2014 SBO Essay Scholarship Winners

 

Grades 4-8

 

West Bridgewater Middle/Senior High School principal Mark Bodwell, Rick Santos of Rick’s Music World, essay contest winner Maggie Allen, music teacher Toni Beaver, and Christine Page, assistant principal.
Margaret Allen

Grade: 8

Age: 13

Music Teacher: Toni Beaver

West Bridgewater Middle/Senior High School

West Bridgewater, MA

 

Music is important now more than ever

It can help students in school

And teach patience and culture

Therefore music is an excellent tool.

 

Patience is a practical skill

And learning it takes time

But mastering an instrument does too

And the result can be sublime.

 

An instrument takes effort and fortitude

A useful thing to know

But the result is not immediate

Patience can help play the piano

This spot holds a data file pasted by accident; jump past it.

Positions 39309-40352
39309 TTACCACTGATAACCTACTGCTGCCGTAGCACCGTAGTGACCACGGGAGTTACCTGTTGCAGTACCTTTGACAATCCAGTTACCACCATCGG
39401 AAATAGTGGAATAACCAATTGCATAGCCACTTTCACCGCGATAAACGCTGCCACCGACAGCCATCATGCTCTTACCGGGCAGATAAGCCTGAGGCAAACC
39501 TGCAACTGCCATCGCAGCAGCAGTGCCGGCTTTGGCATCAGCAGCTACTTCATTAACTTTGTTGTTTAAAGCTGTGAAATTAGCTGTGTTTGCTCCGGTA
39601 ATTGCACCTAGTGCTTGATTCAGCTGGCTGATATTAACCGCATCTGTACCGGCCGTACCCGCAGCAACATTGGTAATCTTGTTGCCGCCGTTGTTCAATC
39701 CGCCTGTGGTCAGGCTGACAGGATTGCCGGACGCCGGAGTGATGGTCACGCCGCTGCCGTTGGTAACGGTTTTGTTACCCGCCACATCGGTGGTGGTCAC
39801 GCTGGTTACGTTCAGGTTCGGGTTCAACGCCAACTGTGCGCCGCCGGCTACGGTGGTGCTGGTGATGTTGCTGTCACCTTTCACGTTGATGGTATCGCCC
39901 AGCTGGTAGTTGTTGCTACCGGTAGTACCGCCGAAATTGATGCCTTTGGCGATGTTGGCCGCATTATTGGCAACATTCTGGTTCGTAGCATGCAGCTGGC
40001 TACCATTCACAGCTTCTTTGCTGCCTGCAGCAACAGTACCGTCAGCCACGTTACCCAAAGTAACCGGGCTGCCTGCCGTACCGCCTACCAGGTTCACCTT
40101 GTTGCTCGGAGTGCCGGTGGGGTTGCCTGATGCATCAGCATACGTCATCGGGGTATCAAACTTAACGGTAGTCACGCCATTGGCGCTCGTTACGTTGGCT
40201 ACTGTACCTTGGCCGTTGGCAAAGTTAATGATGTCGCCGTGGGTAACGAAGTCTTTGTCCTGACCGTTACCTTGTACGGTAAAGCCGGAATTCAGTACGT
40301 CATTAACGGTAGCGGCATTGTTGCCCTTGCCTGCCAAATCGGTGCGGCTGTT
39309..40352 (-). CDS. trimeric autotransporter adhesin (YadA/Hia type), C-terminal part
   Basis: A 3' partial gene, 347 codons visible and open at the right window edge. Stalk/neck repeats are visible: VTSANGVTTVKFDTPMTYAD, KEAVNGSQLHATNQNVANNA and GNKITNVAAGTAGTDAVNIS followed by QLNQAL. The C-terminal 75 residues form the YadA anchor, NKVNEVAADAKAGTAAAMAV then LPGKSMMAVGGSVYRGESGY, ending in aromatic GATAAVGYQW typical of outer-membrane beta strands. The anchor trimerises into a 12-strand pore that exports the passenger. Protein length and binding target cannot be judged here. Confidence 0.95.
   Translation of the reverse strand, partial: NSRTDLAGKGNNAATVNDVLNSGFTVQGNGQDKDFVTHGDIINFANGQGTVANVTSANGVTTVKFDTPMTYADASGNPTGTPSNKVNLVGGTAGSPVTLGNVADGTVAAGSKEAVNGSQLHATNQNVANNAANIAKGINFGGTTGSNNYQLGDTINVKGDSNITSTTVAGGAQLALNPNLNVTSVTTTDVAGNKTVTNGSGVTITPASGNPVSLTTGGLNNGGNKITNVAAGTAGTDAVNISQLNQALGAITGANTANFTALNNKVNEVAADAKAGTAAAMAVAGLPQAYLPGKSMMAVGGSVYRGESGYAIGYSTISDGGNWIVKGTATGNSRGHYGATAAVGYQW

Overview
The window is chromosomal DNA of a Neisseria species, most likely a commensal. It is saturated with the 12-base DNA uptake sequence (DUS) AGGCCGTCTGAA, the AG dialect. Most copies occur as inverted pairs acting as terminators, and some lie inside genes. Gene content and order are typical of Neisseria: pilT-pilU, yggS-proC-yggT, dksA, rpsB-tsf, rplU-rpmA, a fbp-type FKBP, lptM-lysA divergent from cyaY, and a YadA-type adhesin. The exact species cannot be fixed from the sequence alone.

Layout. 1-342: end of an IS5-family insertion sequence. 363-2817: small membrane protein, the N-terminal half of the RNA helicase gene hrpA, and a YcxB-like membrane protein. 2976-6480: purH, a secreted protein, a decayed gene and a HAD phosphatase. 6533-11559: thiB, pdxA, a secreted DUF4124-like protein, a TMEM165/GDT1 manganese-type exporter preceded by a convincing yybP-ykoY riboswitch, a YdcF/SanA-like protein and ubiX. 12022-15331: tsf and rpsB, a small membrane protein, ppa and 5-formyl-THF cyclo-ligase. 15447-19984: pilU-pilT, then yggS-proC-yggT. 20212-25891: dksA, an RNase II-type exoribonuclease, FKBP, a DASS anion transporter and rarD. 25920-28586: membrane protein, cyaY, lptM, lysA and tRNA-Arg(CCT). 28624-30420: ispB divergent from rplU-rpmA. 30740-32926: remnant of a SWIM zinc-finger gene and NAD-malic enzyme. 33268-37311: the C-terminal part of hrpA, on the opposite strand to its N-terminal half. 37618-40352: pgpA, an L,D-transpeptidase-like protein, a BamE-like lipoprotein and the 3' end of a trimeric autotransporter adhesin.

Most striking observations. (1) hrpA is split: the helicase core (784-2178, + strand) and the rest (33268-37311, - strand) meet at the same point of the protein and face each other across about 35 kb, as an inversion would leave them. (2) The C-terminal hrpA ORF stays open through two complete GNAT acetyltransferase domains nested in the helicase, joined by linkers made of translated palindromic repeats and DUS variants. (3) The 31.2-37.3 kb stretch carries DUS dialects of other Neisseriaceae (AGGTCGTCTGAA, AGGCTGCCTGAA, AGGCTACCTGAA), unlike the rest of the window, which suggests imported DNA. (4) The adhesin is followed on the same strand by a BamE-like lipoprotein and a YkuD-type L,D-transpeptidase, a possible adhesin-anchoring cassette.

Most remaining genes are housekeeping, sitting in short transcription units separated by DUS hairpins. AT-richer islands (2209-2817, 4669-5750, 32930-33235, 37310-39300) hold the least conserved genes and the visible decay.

In the modern day and age

Students struggle to express their thoughts

Music is an outlet for emotion

It can help connect the dots.

 

When playing music

Pieces differ by who they are played

And it is a way of expression

Where emotions are discretely displayed.

 

Learning new languages is an imperative task

But the process is long and hard

Music is new and unfamiliar

It can help language grades on report cards.

 

The skill to learning music

Is much like learning French

It is a language of its own

That can be learned from the music bench

 

Each culture has a distinct style

Of music and songs

When listening to music

You can learn a story, short or long.

 

It familiarizes faraway lands

Takes you back in time

Teaches you the salsa

Whether it’s lyric free or a limerick rhyme

 

Music is important now more than ever

It can help students succeed

It teaches lifelong skills

Therefore music is a scholastic need.